The drinking fountain, which was placed by the Metropolitan Drinking Fountain and Cattle Trough Association has been removed, leaving only the metal plate placed by the Association affixed to the pavement.  The drinking fountain is said to have been near the conduit known as Shepherd’s Well, but I wondered where exactly was it located.

A glorious Victorian Gothic building called Old Conduit House stands between the site of the circular plaque and the corner of Lyndhurst Road and Lyndhurst Terrace (formerly known as ‘Windsor Terrace’). This building might possibly have been named in memory of the Shepherd’s Well water conduit.  This house was built in about 1864 (https://historicengland.org.uk/listing/the-list/list-entry/1379406). A detailed map surveyed in 1866 marks the building and, more interestingly, a spot labelled ‘Conduit Wells’, which is in what was then open country a few yards west of Old Conduit House, near where Fitzjohns Avenue (not yet built in 1866) meets Lyndhurst Road.

Edward Walford writing in his “Old and New London” published in the 1880s reveals:

“Down till very recently, Hampstead was separated from Belsize Park, Kilburn, Portland Town etc. by a broad belt of meadows, known as Shepherds’ or Conduit Fields, across which ran a pleasant pathway sloping up to the south-western corner of the village, and terminating near Church Row.”

This pathway ran along the course of what has become Fitzjohns Avenue. Walford continued:

“On the eastern side of these fields is an old well or conduit, called the Shepherd’s Well, where visitors, in former times used to be supplied with a glass of the clearest and purest water. The spring served not only visitors but also the dwellers of Hampstead with water, and poor people used to fetch it and sell it by the bucket.”

From this description, it seems likely that what was marked on the 1866 map as ‘Conduit Wells’ was, in fact, the Shepherd’s Well. A map dated 1860 (www.theundergroundmap.com/article.html?id=3&zoom=13&annum=1860) shows ‘Shepherd’s Well’ in the same spot as the Conduit Wells on the 1866 map. Walford added that unlike other springs around Hampstead (e.g. The Chalybeate Well in Well Walk), the water of the Shepherd’s Well did not have a high mineral content. The probable location of the Shepherd’s Well is close to the Junction of Lyndhurst Road and Fitzjohns Avenue, probably a short distance south west of the end of Shepherd’s Path.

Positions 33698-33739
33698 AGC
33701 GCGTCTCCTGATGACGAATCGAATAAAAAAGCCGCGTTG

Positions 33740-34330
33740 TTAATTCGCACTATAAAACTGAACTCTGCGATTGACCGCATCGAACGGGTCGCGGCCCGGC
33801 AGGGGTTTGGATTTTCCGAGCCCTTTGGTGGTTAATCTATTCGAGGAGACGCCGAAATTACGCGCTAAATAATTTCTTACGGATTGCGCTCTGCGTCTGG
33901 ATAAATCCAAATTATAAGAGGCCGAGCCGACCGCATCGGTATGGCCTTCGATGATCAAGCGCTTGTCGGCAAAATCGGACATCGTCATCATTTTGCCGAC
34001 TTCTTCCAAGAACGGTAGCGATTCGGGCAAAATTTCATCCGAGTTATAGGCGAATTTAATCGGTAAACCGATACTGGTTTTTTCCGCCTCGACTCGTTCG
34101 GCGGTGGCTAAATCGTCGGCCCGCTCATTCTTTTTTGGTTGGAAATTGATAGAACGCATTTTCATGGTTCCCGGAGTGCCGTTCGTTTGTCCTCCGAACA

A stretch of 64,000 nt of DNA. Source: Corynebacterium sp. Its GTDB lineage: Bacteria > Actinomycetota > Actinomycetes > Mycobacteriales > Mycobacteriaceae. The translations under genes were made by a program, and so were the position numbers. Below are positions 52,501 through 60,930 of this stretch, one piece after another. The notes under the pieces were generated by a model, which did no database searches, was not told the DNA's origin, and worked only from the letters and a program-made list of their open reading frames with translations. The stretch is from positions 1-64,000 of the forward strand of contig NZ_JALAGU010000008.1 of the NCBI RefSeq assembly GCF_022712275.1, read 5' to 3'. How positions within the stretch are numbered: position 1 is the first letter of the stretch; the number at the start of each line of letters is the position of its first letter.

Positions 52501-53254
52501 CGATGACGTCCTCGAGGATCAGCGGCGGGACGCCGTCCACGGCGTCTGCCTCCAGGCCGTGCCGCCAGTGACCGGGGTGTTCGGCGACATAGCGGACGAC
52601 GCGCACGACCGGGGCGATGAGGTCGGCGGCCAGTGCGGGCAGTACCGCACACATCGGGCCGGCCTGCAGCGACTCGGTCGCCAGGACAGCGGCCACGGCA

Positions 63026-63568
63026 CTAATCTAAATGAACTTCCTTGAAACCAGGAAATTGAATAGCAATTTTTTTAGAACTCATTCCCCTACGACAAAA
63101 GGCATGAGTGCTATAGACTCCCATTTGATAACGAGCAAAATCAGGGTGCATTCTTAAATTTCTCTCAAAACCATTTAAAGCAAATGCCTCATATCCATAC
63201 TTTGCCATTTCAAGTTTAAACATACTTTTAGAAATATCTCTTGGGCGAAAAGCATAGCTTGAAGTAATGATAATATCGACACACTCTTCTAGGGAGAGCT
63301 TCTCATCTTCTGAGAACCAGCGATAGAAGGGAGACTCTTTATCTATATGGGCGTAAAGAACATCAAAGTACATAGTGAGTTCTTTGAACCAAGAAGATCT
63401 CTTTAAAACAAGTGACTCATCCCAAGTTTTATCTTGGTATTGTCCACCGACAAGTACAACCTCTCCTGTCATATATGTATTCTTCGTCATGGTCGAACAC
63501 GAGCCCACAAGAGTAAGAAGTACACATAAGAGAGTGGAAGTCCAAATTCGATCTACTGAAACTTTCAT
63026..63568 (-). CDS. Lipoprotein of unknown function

Having traced the probable location of one of the sources of the Tyburn, where it gained life in Hampstead, we can reflect that it was beside the elm trees that used to grow along its banks near Oxford Street that the lives of many people, both innocent and guilty, came to an end. That was before the site of execution was moved westwards to where Marble Arch stands today.  The

They have never had it so good…

ARY 36 HW 60s

To many readers the early 1960s must seem as remote today as the 1860s seemed to me when I was a young boy at school in the 1960s. Between 1960, when I was eight years old, and 1965 I attended a prestigious private preparatory (‘prep’) school near Hampstead in north-west London. For those who are unfamiliar with private schooling in Britain a prep school prepares children for examinations that allow them to gain admission to Public Schools (i.e. private secondary schools).

In British schools today, teachers get into big trouble if they so much as touch one of their pupils. Even an affectionate pat, let alone a punitive slap, can get a teacher into ‘hot water’ both with the parents and with the school authorities. This was not the case at my prep school in the first half of the 1960s. Let me tell you about three of my school teachers.

Mr Rotherham taught us Latin. He was a short, slightly plump man. His face was always bright red. It looked as if he was about to burst yet another blood vessel. He was not a man to mess with. If he thought that a pupil had done something wrong, even a small grammatical mistake, he would race up to the miscreant’s desk, and seize a bunch of the poor boy’s hair. Then tugging at the hair, Mr Rotherham would pull the boy off his chair and drag him around the class room, shouting abuse. This procedure was known as a ‘Rozzie haircut’.